This accusation can lead to a maximum of 15 years in prison and is criticised for being used to silence political opponents and human-rights activists, notes the Clean Clothes Campaign in which Somyot was involved.
“The Clean Clothes Campaign signals that charges of lèse majesté have over the last two years increasingly been used to silence labour-rights activists,” a CCC statement says.
“Last year Somyot was arrested and detained for three weeks for holding a news conference where he and others called for the resignation of Prime Minister Abhisit Vejjajiva following the bloody repression of red-shirt protesters in 2010. Clean Clothes Campaign supporters worldwide sent protest letters against his arrest to the Thai government. Soon afterwards, he was released.
“We understand that this time the launch on April 28 of a campaign to collect 10,000 signatures to remove the lese majeste article from the Thai criminal code was the immediate cause of his arrest, although the arrest warrant against Somyot apparently dates from February this year. He denies the charges of lese majeste, and was never informed about an arrest warrant issued against him, let alone that he tried to flee the country in an effort to escape his arrest, as was claimed by the authorities. Still, he has been refused bail, and the Criminal Court agreed with the Department of Special Investigation to extend the detention of Somyot until May 13.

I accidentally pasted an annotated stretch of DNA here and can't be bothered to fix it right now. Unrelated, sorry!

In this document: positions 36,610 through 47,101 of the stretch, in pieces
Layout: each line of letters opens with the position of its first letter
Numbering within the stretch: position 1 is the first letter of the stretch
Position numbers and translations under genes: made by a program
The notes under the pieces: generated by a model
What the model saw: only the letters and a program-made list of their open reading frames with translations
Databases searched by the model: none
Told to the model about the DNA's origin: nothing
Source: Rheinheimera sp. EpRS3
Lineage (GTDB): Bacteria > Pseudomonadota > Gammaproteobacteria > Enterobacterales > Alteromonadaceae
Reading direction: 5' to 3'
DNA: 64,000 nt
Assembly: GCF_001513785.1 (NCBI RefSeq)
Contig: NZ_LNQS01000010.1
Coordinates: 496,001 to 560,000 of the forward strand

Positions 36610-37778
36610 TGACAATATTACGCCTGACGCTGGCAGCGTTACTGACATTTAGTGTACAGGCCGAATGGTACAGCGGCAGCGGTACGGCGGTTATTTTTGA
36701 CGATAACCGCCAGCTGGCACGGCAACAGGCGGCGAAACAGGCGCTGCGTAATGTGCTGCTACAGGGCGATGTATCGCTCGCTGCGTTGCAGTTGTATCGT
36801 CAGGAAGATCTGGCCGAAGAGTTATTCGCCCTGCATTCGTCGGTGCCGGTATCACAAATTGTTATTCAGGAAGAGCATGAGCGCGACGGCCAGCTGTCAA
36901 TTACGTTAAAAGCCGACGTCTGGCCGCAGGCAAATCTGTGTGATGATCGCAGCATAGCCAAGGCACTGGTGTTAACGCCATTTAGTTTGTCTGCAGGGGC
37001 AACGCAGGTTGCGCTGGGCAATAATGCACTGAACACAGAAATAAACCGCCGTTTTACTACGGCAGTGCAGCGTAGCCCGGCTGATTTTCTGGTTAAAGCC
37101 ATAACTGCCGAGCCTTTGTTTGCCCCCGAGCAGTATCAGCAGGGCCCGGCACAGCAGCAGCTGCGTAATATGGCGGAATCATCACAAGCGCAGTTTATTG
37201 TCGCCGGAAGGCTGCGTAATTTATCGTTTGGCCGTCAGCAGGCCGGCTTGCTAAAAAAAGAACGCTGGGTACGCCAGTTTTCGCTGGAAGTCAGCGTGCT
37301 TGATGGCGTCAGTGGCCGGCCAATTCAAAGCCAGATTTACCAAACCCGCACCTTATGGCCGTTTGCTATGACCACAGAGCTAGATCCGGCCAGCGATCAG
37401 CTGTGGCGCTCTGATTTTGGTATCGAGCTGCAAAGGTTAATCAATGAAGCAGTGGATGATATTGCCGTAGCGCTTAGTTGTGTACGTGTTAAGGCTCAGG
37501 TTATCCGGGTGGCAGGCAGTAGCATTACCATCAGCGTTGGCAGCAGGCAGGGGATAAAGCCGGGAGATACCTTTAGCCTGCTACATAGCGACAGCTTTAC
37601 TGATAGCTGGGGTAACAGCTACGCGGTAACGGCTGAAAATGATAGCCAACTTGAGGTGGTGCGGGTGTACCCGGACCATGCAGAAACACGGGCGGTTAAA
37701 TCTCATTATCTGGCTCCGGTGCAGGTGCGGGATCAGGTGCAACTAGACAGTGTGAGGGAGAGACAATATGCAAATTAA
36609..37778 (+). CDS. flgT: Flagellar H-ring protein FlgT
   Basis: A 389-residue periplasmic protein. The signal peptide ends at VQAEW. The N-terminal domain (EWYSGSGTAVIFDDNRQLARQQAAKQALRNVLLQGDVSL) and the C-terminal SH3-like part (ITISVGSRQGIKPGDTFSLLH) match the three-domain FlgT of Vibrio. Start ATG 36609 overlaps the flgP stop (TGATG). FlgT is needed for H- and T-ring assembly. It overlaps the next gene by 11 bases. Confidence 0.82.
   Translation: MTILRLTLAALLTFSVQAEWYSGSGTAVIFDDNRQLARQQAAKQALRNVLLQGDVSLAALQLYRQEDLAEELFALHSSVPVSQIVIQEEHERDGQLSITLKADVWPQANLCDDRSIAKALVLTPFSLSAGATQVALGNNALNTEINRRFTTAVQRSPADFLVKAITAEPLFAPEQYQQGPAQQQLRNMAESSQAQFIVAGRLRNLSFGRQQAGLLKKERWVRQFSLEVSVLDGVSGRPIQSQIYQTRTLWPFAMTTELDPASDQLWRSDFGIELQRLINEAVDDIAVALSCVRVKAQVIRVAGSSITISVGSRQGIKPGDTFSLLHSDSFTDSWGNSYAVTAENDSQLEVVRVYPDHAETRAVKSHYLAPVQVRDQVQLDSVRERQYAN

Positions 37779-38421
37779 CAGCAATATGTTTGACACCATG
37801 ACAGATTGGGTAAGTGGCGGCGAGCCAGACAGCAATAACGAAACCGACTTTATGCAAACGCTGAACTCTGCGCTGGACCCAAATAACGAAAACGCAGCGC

“Somyot is founder of the Center for Labour and International Solidarity Thailand (CLIST) and worked with the CCC on numerous campaigns and Urgent Appeals, including the landmark Eden case in the mid-nineties and the MSP case in 2006.
He worked as a project coordinator for the International Chemical, Engineering and Mining Union Federation (ICEM) before devoting his time more exclusively to journalism and human-rights activism.
“The CCC joins the Asia Floor Wage campaign, Asia Pacific Worker Solidarity Links, AMRC and labour unions in Asia in calling for his immediate release,” the statement continues.
The day before his arrest on 30 April Somyot and other members of the Democracy Net network had submitted 10,000 signatures to call for abolish of Lese Majeste law, the TrinleyChodron blog adds.
“I would not be the last victim as long as we are still trapped in the rule which is essentially a dictatorship, but is falsely portrayed as a democracy to the world. I shall fight for freedom until my last breath. I may agree to shed my freedom, but not my humanity,” Somyot said in a statement from a holding cell, at the Crime Suppression Division, Bangkok on 8.30 am, May 2, 2011.
Without freedom, humans are not human (Trinleychodron)
Thai human rights activist imprisoned for second time (Clean Clothes Campaign)
Interview with Somyot Pruksakasemsuk (Ratchaprasong News/YouTube)